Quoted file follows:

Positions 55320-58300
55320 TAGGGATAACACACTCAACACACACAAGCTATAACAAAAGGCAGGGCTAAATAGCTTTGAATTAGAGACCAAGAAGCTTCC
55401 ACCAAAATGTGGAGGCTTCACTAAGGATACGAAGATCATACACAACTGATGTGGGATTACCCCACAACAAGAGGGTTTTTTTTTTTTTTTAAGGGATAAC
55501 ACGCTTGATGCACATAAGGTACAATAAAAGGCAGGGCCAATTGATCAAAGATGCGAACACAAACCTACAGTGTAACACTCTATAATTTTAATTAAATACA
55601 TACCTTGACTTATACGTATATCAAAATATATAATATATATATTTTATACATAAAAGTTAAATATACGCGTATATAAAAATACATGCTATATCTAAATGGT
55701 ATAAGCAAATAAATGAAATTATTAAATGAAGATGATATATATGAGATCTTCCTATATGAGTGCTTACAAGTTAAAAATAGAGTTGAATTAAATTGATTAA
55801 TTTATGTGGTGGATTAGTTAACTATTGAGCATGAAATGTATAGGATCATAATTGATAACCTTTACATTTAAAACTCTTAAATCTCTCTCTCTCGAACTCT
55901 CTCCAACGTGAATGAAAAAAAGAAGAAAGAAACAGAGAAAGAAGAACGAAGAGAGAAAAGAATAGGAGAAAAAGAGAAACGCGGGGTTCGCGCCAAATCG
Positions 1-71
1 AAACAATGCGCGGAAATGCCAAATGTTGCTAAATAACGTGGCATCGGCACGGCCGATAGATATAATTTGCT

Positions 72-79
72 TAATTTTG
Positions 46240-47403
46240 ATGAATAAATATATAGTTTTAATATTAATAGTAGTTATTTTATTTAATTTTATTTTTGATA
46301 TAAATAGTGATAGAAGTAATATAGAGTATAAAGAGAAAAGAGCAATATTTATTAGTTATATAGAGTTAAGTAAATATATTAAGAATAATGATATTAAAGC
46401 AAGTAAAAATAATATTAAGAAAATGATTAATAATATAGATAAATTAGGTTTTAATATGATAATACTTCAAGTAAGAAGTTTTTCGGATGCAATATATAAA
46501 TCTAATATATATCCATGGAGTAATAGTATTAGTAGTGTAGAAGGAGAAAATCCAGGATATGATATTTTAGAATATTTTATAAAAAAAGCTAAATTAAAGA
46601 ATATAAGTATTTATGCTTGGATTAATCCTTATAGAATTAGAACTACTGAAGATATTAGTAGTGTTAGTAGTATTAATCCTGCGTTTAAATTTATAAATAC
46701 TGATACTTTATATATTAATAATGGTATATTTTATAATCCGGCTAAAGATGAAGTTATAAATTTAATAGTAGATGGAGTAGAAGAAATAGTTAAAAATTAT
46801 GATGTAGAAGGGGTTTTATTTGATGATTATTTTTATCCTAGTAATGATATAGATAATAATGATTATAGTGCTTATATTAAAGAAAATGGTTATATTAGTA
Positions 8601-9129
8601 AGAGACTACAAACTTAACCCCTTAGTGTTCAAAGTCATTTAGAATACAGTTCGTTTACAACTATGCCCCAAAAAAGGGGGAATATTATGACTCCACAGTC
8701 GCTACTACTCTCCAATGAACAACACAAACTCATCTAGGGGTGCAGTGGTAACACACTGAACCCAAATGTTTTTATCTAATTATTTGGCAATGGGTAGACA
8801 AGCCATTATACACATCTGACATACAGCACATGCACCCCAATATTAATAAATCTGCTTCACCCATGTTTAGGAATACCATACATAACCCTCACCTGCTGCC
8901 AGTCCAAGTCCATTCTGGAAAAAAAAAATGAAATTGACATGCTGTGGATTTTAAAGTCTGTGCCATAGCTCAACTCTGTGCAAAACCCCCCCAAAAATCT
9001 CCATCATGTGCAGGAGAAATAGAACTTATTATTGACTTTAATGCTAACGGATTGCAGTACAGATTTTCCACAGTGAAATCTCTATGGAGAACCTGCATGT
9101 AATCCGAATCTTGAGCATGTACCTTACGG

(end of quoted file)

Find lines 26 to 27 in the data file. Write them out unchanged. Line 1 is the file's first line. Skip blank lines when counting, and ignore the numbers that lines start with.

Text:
9001 CCATCATGTGCAGGAGAAATAGAACTTATTATTGACTTTAATGCTAACGGATTGCAGTACAGATTTTCCACAGTGAAATCTCTATGGAGAACCTGCATGT
9101 AATCCGAATCTTGAGCATGTACCTTACGG